The Nebraska baseball team scored 10 runs against Creighton in the second inning at Hawks Field on Tuesday night. So thanks for coming and drive safely on the way home, right?
Not exactly, not with seven innings remaining.
“We’re at the mercy of this game,” Coach Darin Erstad said. “You’re on the good side of that sometimes, the bad side (sometimes), and fortunately we were on the good side.”
Not just in the second inning but the rest of the way. The score was 13-1 before Creighton managed to put together a five-run eighth. The final was 14-6, Huskers.
And though the in-state rivalry matters to fans on both sides, Erstad dismissed that aspect of the first of three meetings between the teams this season.
“I couldn’t treat any game more the same,” he said in response to a reporter’s question. “I’m sorry for the boring answer. We respect everybody exactly the same, don’t differentiate in-state, out-of-state, home, away. It just doesn’t matter. We’re going to come and get ready to play, and we’re going to reset and do it again tomorrow. It doesn’t get you anything tomorrow. If anything it gives you more challenges by maybe being overconfident.”
Nebraska plays 6-21 Omaha at Werner Park in Papillion on Wednesday night, with sophomore right-hander Ethan Frazier getting the first start of his collegiate career.
Frazier has made three appearances this season, pitching four scoreless, hitless innings.
“We’re pretty thin,” Erstad said of the bullpen. “It’s something where you try to maximize everybody but minimize their workload so they’re ready for the weekend.”
The Huskers play host to Maryland in a Big Ten series beginning on Friday night. The teams are tied for second in the conference, by percentage, behind Minnesota.
Nebraska’s 19-hit performance Tuesday night – the most since last season’s 15-2 victory at Creighton in mid-May, 22 hits – was complemented by the pitching of senior Ben Miller in particular. Miller, who had pitched only once this season (two innings), was slated to pitch two innings against Creighton. He pitched three, allowing one hit and striking out four, to earn the victory.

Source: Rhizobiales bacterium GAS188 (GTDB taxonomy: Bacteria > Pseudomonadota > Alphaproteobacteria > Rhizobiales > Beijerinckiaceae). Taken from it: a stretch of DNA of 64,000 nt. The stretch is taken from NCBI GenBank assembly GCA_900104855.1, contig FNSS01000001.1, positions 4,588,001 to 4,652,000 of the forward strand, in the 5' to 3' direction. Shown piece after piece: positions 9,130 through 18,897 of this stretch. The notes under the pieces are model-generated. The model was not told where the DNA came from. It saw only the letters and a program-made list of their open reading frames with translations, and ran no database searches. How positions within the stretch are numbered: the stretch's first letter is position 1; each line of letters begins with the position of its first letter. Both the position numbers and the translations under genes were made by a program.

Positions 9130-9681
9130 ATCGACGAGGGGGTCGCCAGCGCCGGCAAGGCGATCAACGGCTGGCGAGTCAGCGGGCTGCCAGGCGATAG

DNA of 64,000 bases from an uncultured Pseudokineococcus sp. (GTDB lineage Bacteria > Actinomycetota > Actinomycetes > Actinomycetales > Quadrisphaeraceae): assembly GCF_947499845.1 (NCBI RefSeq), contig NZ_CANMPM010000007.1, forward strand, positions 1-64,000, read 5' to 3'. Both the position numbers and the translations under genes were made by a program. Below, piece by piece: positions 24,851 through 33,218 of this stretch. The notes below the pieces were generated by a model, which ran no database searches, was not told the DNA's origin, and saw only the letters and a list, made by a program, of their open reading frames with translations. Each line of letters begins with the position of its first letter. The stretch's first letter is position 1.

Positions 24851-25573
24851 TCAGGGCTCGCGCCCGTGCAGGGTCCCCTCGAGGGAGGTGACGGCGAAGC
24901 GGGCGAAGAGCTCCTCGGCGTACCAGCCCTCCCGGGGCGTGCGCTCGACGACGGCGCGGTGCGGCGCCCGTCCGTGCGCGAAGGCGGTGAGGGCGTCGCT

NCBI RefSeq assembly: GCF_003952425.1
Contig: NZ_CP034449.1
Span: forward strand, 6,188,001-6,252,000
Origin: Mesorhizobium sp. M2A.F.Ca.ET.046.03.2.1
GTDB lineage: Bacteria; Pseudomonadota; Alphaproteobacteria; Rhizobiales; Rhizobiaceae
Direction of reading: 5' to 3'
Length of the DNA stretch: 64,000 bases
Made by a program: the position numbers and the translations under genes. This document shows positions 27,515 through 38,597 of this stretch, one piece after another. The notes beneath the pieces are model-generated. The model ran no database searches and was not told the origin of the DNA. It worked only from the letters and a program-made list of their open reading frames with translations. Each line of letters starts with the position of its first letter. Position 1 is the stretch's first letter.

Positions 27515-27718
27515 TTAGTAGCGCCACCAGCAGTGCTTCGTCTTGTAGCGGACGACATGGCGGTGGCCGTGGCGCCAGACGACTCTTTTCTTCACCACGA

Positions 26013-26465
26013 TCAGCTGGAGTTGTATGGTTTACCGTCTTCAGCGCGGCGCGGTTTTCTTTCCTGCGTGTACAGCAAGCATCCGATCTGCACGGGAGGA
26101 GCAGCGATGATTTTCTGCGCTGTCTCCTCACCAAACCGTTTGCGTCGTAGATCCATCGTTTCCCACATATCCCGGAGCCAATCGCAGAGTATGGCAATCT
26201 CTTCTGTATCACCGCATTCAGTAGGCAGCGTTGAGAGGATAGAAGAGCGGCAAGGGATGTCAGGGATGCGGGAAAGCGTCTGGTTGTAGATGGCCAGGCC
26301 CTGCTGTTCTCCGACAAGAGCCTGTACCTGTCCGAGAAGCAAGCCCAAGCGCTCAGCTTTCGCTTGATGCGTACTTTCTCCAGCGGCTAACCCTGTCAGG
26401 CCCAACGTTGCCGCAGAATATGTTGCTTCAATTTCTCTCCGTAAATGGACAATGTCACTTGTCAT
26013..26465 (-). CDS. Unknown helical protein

He also walked four, including three to load the bases in the third inning, after a double, a walk and a wild pitch left him in a difficult one-out situation the inning before.
The Huskers have “got some guys banged up on the mound,” Erstad said. “We needed every bit of everything he gave us out there.”
Miller “pitched great,” said Erstad, and helped his own cause, hitting a three-run home run in the 10-run second. Had he not hit that pitch, it “might’ve hit him. Bennie’s been doing it for us for four years. It’s just really fun to watch him perform on the field.”
Scott Schreiber also hit a home run, and four Huskers had three hits each: Angelo Altavilla, Luis Alvarado, Luke Roskam and Jesse Wilkening. Schreiber, Altavilla, Roskam and Wilkening all drove in two runs. “You can’t really control where it (the ball) goes as far as a defender making a play, but when you’re using the whole field, you give yourself a fighting chance,” Erstad said.
Seven Creighton pitchers walked only two. “So we had to hit our way on,” said Erstad.
Nebraska is now 16-10-1, while Creighton drops to 8-15.
“This game’s so crazy,” Erstad said. “You just play. We didn’t exactly pound the ball around the place. We used the whole field. We found holes.”
A walk, two hit batters and an error helped things along in the second.
Fans didn’t begin heading to the exits when the inning finally ended with a double play, of course. Much could have happened. But the Huskers remained on the game’s “good side” Tuesday night.
Mike is in his 40th year covering Husker athletics, after seven years of community-college teaching. He has written and edited a dozen books, all on Nebraska football except one, a brief history of Husker basketball. He previously wrote for the Lincoln Journal and Star and Huskers Illustrated. He enjoys music, from the Grateful Dead and Jack Johnson to Van Morrison, Bob Wills, Glenn Miller and pretty much anyone else.